+To configure the RESTful endpoints that will provide access to create and fetch the `Bar` objects there is a Java object named `com.jamesward.jaxrsbars.BarResource` containing the following. (Note: I've ommitted the `index` method you will see in the source, but will cover it shortly.)
package com.jamesward.jaxrsbars;
@@ -211,7 +215,7 @@ The JSON data that is being sent to the server is automatically deserialized int
{"id":"4f83185e986c2baad17bbf8b","name":"foo"}
-The `listBars` method simple fetches all of the `Bar` objects from the MongoDB collection and returns the `List` of `Bar` objects. To test `listBars` locally with `curl` simply run:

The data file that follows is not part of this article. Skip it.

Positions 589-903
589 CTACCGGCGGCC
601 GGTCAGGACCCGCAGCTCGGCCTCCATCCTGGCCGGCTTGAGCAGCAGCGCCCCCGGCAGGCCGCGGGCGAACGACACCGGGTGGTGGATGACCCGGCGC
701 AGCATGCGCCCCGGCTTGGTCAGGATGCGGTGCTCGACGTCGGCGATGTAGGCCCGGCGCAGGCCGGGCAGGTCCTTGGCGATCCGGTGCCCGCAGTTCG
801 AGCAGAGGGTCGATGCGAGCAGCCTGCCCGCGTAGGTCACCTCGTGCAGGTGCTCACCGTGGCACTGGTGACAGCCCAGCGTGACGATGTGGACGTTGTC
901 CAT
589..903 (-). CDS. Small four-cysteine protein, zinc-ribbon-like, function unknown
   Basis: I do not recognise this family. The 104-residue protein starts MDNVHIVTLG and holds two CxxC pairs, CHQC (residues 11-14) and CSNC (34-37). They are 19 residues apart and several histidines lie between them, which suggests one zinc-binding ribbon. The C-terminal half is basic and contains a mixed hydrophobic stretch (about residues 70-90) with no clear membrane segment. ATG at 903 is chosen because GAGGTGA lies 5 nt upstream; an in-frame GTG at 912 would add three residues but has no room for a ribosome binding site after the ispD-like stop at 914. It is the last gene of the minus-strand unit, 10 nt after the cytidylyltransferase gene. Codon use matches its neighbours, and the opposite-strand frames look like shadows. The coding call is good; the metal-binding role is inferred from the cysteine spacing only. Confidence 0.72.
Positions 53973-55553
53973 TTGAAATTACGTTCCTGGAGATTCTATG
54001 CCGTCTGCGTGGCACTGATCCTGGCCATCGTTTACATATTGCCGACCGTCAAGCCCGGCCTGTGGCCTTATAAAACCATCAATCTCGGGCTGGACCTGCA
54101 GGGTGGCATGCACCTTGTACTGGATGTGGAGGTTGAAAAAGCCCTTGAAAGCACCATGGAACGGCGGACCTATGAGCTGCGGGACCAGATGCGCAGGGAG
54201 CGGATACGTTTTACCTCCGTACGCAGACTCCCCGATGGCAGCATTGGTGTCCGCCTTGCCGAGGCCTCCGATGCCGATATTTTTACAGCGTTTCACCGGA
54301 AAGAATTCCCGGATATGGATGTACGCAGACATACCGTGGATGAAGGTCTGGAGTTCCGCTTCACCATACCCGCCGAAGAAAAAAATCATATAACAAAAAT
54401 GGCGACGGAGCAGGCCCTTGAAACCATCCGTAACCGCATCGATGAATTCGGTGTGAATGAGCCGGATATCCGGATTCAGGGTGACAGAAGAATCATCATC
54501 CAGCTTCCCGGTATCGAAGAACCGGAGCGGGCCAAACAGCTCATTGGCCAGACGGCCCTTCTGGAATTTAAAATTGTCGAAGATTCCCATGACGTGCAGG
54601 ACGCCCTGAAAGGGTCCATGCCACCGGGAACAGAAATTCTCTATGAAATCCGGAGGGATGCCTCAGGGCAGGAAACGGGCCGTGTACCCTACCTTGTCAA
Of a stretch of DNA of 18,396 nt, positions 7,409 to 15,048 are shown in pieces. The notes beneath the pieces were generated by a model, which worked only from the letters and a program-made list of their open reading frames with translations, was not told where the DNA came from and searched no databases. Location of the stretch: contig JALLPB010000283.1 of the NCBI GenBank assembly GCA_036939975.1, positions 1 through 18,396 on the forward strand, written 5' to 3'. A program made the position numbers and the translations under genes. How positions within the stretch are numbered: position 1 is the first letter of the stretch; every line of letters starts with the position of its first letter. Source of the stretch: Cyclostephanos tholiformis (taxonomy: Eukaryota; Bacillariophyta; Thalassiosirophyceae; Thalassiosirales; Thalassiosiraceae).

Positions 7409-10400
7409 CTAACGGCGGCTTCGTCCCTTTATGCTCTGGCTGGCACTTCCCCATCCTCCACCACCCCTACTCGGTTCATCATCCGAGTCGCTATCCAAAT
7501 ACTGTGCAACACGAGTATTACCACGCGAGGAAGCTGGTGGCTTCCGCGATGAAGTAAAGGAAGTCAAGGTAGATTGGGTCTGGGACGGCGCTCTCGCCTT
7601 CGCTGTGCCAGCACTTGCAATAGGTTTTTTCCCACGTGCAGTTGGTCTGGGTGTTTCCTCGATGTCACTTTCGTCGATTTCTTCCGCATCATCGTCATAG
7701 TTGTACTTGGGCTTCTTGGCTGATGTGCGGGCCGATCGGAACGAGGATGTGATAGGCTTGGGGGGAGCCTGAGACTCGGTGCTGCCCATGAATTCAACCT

+The `listBars` method simply fetches all of the `Bar` objects from the MongoDB collection and returns the `List` of `Bar` objects. To test `listBars` locally with `curl` simply run:
curl -H "Content-type:application/json" http://localhost:8080/bars
@@ -269,9 +273,9 @@ You may have noticed that `BarServer` sets up a `StaticHttpHandler` that looks f
});
-The `loadbars` function makes an `ajax` request (using jQuery) to `/bars` and then updates the web page with the list. The `addbar` function makes an `ajax` request to `/bar`, passing it the JSON string for a `Bar` object containing the `name` specified in an input field. The anonymous function `function() {` gets called when the page ready. This function adds the unordered list to the page that will contain the "bars", calls the `loadbars` function, adds the form elements to create new bars, and adds event handlers for clicking on the "GO!" button / pressing the `Enter` key in the input field. Both of those event handlers call the `addbar` function.